So I haven’t tried transmitting with it yet, but the other night I had it on one antenna input and my 5BTV (with a bunch of radials) home antenna going into my TS-480.  On receive the end fed heard everything the 5BTV heard, sometimes at about the same signal strength, other times about 3dB down.  That is significantly better than the Texas Bug Catcher I had on the camper previously and ran a similar test.  I need to rerun the test with my Flex 1500 which has a fairly actually calibrated S Meter but that required taking a lot more stuff out on the porch for the test.

    So that is where I am at the moment on this.

  11. Ray Matteis says:

    I’m working on a multi-band end fed now. My QTH will not allow the install of any kind of tower or pole due to power lines, but I DO have a tall, 120′ tree about 150; from the house. I found a site on the web that had a graph of wire lengths for bands, and found a 135.5′ wire should give me a good multi-band end fed. I made my own 9:1 unun, and hope to shoot a tennis ball over the tree this weekend. Because of the height, the pulley/weight will be on the house, and not the tree.
    I will write back in two weeks and let you know how it works. I have already tested the unun at work, and it does well across the bands. Once I get the wire up, and the ground rods in place, I should be able to try and make some QSO’s. As I just upgraded from a tech, most of this is all “new” to me. I’ve used 70cm and 2M repeaters for almost all of my radio life.

  12. Jay Taft, K1EHZ says:

    This is an interesting set of posts. There haven’t been any in a few months, but I thought I’d add a comment anyway.

    I’ve been messing with EFHWs for a few years, beginning as others have with AA5TB and W8JI. After a number of successful mono-band EFHWs I decided to try a multi-band trap version to use without a tuner. It started with fairly crude traps to cover 10-15-20-40m in a 30′ long vertical wire for 10-15-20m and a horizontal or sloped extension for 40m It is easily supported with a 31′ telescoping fiberglass pole.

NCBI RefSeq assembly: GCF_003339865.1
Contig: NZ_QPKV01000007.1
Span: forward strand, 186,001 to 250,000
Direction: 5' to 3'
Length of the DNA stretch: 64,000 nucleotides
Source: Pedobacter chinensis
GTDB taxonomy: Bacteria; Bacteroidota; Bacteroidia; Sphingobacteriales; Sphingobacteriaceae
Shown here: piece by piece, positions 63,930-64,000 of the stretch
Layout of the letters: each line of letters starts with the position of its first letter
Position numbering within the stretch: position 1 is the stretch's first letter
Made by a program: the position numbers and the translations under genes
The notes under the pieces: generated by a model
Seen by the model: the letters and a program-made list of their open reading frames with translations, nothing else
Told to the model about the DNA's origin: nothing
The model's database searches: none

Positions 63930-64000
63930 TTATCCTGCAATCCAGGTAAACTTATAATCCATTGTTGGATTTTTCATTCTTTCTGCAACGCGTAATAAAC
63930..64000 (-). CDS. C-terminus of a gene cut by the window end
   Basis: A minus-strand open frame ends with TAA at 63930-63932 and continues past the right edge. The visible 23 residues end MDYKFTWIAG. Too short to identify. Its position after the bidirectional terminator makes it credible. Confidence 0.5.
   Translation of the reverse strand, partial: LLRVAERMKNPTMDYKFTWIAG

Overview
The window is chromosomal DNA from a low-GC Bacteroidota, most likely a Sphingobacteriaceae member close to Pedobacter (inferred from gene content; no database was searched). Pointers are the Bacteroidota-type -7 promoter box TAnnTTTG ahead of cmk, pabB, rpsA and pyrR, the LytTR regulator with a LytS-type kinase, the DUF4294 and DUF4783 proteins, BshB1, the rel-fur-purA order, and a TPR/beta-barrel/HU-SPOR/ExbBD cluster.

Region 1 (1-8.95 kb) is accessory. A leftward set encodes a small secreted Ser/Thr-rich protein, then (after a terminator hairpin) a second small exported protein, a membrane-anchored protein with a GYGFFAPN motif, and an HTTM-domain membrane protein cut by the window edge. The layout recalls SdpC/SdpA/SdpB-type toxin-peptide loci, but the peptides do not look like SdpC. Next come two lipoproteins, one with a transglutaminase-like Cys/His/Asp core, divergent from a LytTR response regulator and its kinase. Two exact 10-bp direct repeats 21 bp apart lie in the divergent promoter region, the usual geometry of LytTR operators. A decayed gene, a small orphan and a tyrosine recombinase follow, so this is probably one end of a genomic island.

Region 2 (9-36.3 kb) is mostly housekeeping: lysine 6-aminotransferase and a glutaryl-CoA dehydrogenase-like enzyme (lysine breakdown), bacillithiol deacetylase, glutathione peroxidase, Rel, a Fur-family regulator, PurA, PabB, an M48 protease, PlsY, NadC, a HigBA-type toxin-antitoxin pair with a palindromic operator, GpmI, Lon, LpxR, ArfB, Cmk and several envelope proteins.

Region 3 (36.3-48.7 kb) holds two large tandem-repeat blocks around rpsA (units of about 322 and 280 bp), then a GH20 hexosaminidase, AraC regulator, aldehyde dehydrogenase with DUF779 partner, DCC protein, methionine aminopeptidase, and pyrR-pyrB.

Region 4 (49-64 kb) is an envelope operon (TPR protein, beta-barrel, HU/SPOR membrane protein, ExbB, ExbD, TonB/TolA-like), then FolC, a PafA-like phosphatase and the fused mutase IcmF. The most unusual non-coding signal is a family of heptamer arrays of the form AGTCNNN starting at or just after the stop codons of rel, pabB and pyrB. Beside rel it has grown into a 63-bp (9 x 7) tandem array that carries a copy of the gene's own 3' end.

The trap implementation has evolved into a compact version for QRP and a more robust version that I have been using up to 100watts at home and in portable situations. According to EZNEC models the losses aren’t too bad. Depending on frequency (and accounting for trap, matching unit, and coax feedline losses) the trap version performs pretty much the same as a mono-band EFHW on each frequency according to my implementation in EZNEC.

    As of this writing (4/5/2014) I am operating portable in Washington state (home QTH is New Hampshire). Last evening I worked VE3, Texas and Louisiana with 2.5watts from Fox Island, WA, with the latest version of the trap vertical.

    • Dan KB6NU says:

      This sounds like an interesting design, Jay. Have you posted the design anywhere? Would you like to post it here?

  13. Ray Matteis says:

    Well, I was not able to get the tennis ball as high as I wanted. The tree bark “grabbed” the line, so I was not able to feed it as I wanted. I ended up with an inverted “L”, and cut the length to about 104′. It seems to work on most bands. I did put some counterpoise wires, and it helped the TX quite a bit. With a friends analyzer I was able to tune most bands. I still need an 8’3″ counterpoise segment for 10 meters, but I was able to make a contact from California to Oklahoma with about 100W on voice.